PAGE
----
WELLNESS AROUND THE WEB
Scientists Conduct COVID-19 Concert Experiment to Assess Concert Risk
According to Pitchfork.com, a team of scientists conducted an experiment in the transmission of coronavirus at Quarterback Immobilien Area in Leipzig, Germany.
The study recruited 1,400 volunteers who were then pre-tested for COVID-19, had their temperatures taken, and were outfitted with a digital location tracker, masks and hand disinfectant laced with fluorescent dye. They were then asked to simulate different scenarios over the course of 10 hours with various levels of social distancing and safety measures.
The researchers found that the risk of spreading coronavirus at indoor concerts is “low to very low,” as long as concertgoers follow hygiene protocols and the venue has good ventilation and limits capacity.
The researchers found that ventilation is a particularly important variable in limiting the spread of COVID-19. Additionally, social distancing proved to be a significant factor in decreasing exposure to an infectious person’s aerosols.
Dr. Gabriel Scally — president of epidemiology and public health at the Royal Society of Medicine — said that he found the study’s results to be “potentially ‘useful,’” but warned that the environment may be difficult to replicate at normal events. Find the full study, which has not yet been peer reviewed, here.
How Inuit Parents Teach Kids To Control Their Anger
A recent article from NPR.org describes the journey of Harvard graduate student Jean Briggs, who traveled above the Arctic Circle to live in the tundra for 17 months. During her time there, Briggs, 34, discovered the Inuit’s remarkable ability to control anger, even when their patience was put to the test.
According to the piece, the culture views scolding — or even speaking to children in an angry voice — as inappropriate. Traditionally, the Inuit saw yelling at a small child as demeaning, and doing so could be viewed as stooping to the level of the child.
When a child in the camp acts in anger, there was no punishment. Instead, the parent would act out what happened when the child misbehaved, including the real-life consequences of that behavior.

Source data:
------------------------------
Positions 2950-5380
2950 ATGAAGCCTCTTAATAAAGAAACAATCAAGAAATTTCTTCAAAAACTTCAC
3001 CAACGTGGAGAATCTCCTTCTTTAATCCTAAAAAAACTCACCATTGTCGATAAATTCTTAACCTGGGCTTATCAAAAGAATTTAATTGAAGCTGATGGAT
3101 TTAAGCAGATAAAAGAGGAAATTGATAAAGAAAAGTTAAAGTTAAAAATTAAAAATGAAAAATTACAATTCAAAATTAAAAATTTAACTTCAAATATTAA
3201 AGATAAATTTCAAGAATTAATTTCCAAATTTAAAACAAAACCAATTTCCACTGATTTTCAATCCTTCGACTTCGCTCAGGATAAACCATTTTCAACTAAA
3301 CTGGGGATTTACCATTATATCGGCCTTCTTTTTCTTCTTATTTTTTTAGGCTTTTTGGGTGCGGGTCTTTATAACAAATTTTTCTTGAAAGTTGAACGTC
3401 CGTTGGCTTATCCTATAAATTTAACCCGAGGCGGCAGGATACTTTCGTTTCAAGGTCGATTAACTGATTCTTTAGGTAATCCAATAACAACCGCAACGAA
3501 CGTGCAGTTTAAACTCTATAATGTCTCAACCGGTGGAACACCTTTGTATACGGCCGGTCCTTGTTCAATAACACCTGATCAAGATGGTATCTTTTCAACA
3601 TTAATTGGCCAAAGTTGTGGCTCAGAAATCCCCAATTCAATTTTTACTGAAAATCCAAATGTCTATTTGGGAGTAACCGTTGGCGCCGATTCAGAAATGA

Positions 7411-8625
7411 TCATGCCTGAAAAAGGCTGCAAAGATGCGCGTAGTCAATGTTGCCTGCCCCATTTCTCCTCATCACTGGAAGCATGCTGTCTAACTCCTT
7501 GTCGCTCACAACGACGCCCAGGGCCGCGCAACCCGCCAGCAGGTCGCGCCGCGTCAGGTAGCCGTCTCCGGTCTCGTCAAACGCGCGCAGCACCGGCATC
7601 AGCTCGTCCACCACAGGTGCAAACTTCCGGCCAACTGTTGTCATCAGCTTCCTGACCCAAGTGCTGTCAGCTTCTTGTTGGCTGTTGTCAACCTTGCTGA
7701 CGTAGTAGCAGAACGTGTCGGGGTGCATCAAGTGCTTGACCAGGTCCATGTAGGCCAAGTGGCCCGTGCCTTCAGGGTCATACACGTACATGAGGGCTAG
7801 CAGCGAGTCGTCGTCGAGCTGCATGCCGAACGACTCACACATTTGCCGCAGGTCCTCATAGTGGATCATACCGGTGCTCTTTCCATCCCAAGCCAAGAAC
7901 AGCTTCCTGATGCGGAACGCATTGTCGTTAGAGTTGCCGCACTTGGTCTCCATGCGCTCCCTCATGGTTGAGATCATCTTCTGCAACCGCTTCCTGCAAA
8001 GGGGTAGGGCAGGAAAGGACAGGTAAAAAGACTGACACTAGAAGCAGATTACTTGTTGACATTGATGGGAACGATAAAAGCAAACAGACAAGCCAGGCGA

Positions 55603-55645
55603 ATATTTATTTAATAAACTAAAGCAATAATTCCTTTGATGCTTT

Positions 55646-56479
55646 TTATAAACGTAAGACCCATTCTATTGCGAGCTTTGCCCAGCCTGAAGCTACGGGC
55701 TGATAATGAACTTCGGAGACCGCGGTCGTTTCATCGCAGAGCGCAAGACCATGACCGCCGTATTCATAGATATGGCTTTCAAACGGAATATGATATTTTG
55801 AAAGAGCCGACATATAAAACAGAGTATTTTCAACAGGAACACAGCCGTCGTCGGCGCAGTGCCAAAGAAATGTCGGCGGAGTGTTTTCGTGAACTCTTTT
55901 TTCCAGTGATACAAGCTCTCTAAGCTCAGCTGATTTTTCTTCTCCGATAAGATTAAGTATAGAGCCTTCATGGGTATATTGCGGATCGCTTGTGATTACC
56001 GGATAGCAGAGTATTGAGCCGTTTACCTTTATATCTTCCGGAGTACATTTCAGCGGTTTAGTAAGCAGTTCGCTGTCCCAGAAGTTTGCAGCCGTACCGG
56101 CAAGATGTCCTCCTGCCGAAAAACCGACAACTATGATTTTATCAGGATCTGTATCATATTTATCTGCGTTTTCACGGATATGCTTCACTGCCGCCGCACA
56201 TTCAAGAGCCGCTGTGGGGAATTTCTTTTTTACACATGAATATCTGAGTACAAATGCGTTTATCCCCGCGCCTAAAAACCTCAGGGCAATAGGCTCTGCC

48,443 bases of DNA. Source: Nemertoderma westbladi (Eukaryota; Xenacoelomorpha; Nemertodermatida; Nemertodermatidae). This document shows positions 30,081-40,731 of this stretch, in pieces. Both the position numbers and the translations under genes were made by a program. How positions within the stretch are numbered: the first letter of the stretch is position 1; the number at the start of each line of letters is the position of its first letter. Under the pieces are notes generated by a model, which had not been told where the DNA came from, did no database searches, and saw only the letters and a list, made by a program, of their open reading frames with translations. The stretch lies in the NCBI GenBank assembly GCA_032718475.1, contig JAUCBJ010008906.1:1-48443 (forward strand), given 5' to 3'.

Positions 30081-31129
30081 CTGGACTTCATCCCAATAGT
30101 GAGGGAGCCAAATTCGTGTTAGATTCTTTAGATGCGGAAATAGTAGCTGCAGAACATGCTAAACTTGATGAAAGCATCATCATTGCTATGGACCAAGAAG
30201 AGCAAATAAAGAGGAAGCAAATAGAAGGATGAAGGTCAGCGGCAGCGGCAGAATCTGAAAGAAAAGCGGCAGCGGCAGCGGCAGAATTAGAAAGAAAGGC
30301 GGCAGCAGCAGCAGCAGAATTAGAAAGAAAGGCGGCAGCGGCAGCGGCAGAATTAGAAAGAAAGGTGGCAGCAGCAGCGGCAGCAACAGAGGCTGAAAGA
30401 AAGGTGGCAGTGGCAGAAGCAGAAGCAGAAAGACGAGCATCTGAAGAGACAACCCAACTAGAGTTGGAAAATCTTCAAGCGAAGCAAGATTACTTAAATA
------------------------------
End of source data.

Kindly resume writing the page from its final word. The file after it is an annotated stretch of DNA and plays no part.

The article gives an example: If the child is hitting others, the mom may ask: “Why don’t you hit me?”
Then the child has to think: “What should I do?” If the child takes the bait and hits the mom, she doesn’t scold or yell but instead acts out the consequences. “Ow, that hurts,” she might exclaim. The mom continues to emphasize the consequences by asking a follow-up question like “Don’t you like me?” or “Are you a baby?” This articulates that hitting is immature and hurts people’s feelings. All questions are asked with a hint of playfulness.
These lessons are meant to teach children to not be provoked easily. In a sense, this method of discipline acts as a chance for children to practice controlling their anger and rethink the consequences of their actions.
“Play is their work,” clinical psychologist Laura Markham explains. It is how the learn about the world, themselves and their experiences.
No Benefit to Big Breakfast
Contrary to popular belief, researchers at Johns Hopkins University say that the “big breakfast” diet doesn’t help people lose weight, StudyFinds.com reports.
Many have long thought that eating a larger meal for breakfast, then a little less at lunch time, and even fewer in the evening helps shed pounds. But the study of 41 overweight adults over 12 weeks reveals that squeezing most calories in early has no impact on weight loss.
The study compared a group that followed strict, time-restricted eating patters — limiting eating to specific hours of the day and consuming 80% of their calories before 1 p.m. — to a group that consumed half of their daily calories after 5 p.m.
All participants were given the same pre-prepared meals for the study. The study found that both groups lost weight regardless of when they ate.
The authors are now collecting more information on participants’ blood pressure over a full day. They’ll also compile that information with the results of a study on the effects of time-restricted feeding on blood sugar, insulin and other hormones.
“Together, these findings will help us to more fully understand the effects of time-restricted eating on cardiometabolic health,” concluded study co-author Dr. Nisa Maruthur, an associate professor of medicine, epidemiology and nursing at Hopkins.